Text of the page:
These “bad trips” can not only be dangerous and frightening when they occur, but they can leave lasting marks of anxiety, trauma, and even PTSD in some severe instances. In addition, these bad trips can lead to episodes called “flashbacks,” which cause the user to potentially relive a traumatic psychedelic experience. Often lasting for just a few minutes, the flashback can render the person unable to communicate or continue with their day until it has subsided.
Knowing how long your withdrawal from LSD and subsequent detox can take can be difficult. Since the withdrawal will be largely psychological and subjective, your progress timeline will be your own. It will be influenced by how long you used LSD, the doses that were involved each time, and the presence of any pre-existing mental health issues or conditions.
You may become generally uncomfortable for several days when you stop taking LSD after developing a tolerance. You may also be more anxious than usual and have trouble sleeping. If you have mental health issues like depression, schizophrenia, or anxiety, they may be triggered during this experience. Sometimes, you may need professional help for your more persistent symptoms.
How to Get Help if You Have a Tolerance to LSD
Many people find success in traditional methods such as telling friends and family so that you can help maintain personal accountability and begin to identify your ideal support network. Many people do not know the help and support available until they find the courage to ask.
Here are some other tips for quitting LSD:
- Picking a specific day to make it official, preferably one that will be busy enough to distract you
- Make sure you have alternatives available, such as candy or gum
- Avoid triggers that have previously made you want to use LSD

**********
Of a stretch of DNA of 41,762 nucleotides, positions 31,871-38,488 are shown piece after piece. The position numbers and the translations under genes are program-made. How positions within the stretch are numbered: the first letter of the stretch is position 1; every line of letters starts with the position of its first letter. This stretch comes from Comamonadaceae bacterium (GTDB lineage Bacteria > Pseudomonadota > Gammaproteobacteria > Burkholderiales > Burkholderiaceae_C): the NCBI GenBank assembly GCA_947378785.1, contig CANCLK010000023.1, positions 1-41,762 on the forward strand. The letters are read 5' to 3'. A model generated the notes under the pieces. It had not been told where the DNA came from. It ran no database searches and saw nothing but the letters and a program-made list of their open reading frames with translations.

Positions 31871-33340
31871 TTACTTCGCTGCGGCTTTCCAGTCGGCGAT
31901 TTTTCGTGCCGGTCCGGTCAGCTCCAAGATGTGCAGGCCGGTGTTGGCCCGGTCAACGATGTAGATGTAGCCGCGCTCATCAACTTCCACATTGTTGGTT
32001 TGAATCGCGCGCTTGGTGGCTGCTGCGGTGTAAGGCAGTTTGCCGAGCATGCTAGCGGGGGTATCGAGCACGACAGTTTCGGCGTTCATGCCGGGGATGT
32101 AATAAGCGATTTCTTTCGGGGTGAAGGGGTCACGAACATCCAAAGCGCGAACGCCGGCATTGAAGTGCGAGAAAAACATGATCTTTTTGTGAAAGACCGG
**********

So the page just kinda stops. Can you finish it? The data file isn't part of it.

- Speak to your doctor or medical professional for other ideas
- Understand that this may not be a quick process, but it will occur at your pace.
If you find that you might need additional help, you can always seek the assistance of a medical professional or behavioral treatment facility. They can discuss the options for treatment, whether inpatient or outpatient therapy and will work with you to create a treatment plan that will give you the best chance of a successful withdrawal from LSD.
Inpatient rehab may be particularly beneficial for someone suffering from an addiction as inpatient rehabs remove all outside distractions and temptations to return to the drug. They also employ therapists that can get to the root of the desire to use drugs in the first place so that the user can ensure they have a higher chance of lifelong sobriety.
If you are ready to turn your life around for the better, the time is now. Reach out to a premier rehab facility that can get you on the path to a more fulfilling future right now.
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- Das S, Barnwal P, Ramasamy A, Sen S, Mondal S. Lysergic acid diethylamide: a drug of ‘use’? Ther Adv Psychopharmacol. 2016;6(3):214-228. doi:10.1177/2045125316640440